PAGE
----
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The car market in 2022 remains something of an unknown, with the prospect of further lockdowns, a shortage of insight as to how the next phase of the coronavirus pandemic might play out and the ongoing issues caused by the global semiconductor crisis.
It’s a perfect storm and one that makes it increasingly difficult for us to predict how our industry is going to react, but one thing is for sure and that’s that record prices seen on both new cars and used cars are destined to remain, as long as demand continues to exceed supply. A scenario that is likely to still be the same at the end of 2022 as it is right now.
But there’s also a risk because as car availability remains limited, consumers are learning that quite often their existing transport is perfectly good enough, and they’re diverting their funding elsewhere.
According to Tim Smith, Black Horse’s Head of Motor Finance, customers are already becoming less impulsive and more thoughtful when it comes to buying cars.
“People are able to go on holiday again, so there are now alternative routes for disposable income,” he said in a recent interview, ahead of Plan B restrictions being introduced.
“Buyers are set to be less impulsive and more thoughtful, but I do think the demand for used cars will remain strong.”
Smith described the current state of the used car market as ‘crazy’ with high prices and demand, strong car usage (up 15 per cent compared with pre-pandemic) and poor new car supply.
As to when he thinks the market will settle down, Smith added: “I think it would be a brave person to predict it, but there are a couple of bits that we need to split up.
“There’s obviously the supply issue with new cars due to the semiconductor shortage, along with shortages of aluminium, steel and rubber, but also it’s going to be trickier for consumers because they’ve got interest rate rises, tax rises and general price rises to contend with. I think the really interesting bit will be when new car production begins again in earnest and supply catches up with or potentially overtakes demand.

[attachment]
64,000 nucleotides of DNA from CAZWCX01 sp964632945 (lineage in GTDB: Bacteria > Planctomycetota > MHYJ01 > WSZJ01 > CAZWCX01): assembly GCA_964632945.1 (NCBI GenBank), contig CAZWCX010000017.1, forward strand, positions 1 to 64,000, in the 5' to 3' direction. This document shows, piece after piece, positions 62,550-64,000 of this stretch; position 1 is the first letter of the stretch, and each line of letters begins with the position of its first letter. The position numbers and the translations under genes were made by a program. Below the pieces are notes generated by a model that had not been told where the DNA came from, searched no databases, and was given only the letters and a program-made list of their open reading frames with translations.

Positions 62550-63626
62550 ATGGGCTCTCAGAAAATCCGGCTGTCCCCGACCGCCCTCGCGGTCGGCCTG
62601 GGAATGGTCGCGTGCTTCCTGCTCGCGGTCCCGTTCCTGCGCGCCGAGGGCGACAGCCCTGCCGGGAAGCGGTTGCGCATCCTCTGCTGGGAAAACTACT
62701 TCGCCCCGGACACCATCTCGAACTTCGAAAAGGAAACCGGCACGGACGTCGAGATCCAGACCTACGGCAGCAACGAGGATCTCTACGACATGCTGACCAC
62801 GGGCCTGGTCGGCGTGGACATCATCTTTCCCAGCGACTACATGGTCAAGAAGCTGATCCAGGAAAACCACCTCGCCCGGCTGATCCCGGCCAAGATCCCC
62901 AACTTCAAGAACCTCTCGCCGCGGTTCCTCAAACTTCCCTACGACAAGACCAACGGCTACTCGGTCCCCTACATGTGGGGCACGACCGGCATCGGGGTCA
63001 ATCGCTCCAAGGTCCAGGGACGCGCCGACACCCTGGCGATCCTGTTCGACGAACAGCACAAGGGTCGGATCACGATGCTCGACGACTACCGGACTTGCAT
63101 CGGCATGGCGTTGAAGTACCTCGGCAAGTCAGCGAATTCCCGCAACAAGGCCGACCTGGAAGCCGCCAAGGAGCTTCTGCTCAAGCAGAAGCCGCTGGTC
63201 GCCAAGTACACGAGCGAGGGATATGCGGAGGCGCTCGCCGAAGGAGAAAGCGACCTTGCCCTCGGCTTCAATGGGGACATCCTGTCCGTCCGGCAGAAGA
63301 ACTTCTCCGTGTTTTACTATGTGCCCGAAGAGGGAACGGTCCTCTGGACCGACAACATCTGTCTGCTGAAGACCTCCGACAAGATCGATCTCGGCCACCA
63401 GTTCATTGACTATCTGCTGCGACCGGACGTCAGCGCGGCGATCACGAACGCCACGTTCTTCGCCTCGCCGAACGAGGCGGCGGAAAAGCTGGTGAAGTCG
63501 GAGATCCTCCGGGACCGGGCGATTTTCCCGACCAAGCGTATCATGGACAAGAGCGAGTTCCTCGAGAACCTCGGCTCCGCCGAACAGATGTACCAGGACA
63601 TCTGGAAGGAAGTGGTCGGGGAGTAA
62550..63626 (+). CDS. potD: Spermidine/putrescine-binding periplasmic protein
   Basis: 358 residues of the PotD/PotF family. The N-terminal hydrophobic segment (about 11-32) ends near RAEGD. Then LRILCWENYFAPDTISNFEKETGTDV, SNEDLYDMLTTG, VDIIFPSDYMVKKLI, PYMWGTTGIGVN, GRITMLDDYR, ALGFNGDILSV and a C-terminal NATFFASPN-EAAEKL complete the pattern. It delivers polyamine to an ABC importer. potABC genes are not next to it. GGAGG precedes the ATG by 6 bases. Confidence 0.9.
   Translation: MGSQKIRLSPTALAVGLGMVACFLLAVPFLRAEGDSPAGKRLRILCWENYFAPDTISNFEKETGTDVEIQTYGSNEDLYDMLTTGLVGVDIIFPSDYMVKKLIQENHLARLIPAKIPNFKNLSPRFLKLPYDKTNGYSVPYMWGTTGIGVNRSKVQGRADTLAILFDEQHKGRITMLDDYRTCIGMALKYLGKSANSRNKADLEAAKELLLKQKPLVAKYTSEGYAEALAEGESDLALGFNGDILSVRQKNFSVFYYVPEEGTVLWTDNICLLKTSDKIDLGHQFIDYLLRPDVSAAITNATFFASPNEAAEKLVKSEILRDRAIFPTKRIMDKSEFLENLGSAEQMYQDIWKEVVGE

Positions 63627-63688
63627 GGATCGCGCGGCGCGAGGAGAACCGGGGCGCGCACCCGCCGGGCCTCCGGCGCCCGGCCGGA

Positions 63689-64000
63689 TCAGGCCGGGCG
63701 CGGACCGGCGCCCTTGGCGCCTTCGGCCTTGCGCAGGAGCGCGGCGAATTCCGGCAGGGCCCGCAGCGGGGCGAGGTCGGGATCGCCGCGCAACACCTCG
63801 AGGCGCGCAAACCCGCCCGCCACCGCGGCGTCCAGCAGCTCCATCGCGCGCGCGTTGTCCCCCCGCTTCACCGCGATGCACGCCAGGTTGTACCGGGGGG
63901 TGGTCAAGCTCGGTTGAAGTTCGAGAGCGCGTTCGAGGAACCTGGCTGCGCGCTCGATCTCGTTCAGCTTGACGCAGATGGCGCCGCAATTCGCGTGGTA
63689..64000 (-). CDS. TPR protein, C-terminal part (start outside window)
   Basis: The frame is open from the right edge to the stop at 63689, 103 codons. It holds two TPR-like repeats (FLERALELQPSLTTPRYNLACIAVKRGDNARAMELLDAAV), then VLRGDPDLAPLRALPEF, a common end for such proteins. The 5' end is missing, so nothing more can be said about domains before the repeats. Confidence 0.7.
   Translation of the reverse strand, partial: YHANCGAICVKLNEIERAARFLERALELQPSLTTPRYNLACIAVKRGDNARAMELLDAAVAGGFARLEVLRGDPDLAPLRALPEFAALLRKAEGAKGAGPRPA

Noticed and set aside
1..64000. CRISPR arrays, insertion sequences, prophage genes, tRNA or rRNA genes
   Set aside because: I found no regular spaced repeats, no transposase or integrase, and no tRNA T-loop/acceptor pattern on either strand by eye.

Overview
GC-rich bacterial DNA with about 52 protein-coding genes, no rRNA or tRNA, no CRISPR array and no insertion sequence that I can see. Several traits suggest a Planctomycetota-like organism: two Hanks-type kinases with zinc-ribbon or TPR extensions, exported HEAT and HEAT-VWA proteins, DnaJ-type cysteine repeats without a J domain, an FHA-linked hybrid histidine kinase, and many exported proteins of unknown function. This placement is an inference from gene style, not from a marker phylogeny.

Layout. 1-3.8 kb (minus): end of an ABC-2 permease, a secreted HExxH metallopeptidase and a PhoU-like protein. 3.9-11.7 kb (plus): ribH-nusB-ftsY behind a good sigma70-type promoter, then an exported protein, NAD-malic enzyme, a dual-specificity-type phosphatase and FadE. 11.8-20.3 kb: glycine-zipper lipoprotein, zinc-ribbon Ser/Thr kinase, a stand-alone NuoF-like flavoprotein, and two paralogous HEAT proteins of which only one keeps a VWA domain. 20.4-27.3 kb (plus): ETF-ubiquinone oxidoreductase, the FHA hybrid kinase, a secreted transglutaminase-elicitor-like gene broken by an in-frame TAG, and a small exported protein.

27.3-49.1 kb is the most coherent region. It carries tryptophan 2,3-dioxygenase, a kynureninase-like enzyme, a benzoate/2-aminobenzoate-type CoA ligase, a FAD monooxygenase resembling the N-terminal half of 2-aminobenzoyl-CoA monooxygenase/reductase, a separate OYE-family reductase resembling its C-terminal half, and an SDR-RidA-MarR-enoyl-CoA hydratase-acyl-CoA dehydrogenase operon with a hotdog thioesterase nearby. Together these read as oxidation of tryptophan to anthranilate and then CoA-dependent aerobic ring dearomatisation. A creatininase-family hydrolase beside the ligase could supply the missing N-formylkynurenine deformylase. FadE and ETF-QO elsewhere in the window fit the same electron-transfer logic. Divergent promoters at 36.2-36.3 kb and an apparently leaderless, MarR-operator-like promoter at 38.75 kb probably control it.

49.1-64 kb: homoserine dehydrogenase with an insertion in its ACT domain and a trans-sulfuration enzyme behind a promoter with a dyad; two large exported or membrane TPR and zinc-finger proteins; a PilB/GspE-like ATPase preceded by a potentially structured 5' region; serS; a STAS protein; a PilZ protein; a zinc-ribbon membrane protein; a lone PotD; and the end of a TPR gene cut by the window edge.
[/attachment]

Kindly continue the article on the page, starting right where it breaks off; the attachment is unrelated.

“I speak for all of us here – it has been a really, really tough two years, and there hasn’t been much time to celebrate”
Smith’s views are echoed by Car Dealer Magazine founder and CEO James Baggott, who believes that 2022 will still be a challenging year.
“It’s fair to say that 2021 wasn’t as liberating or enjoyable as many of us in the industry hoped for or expected,” he said, “because while there was a huge amount of pent-up demand in the market, there have been massive supply issues as well as difficulties with logistics and a stratospheric rise in used car values, driven in some part by the growth of online sales partners delivering cars to people’s doors and taking a lot of the risk factor out of a used vehicle purchase.
“And that’s how the industry has had to react, because in terms of achieving profitability in 2021, it was the only option we had. In 2022, it’s looking increasingly likely that new car availability will remain hindered and that used car prices will remain remarkably high across the board.
“It’s not going to be a normal year at all for the used car industry, if indeed we ever see normal again – as once the supply issues and lockdown variables start to ease, we’ll be looking at a very different used car parc, with far more electric cars and alternative fuel vehicles in the mix.”
One thing’s for sure – it’s not going to be a dull year.
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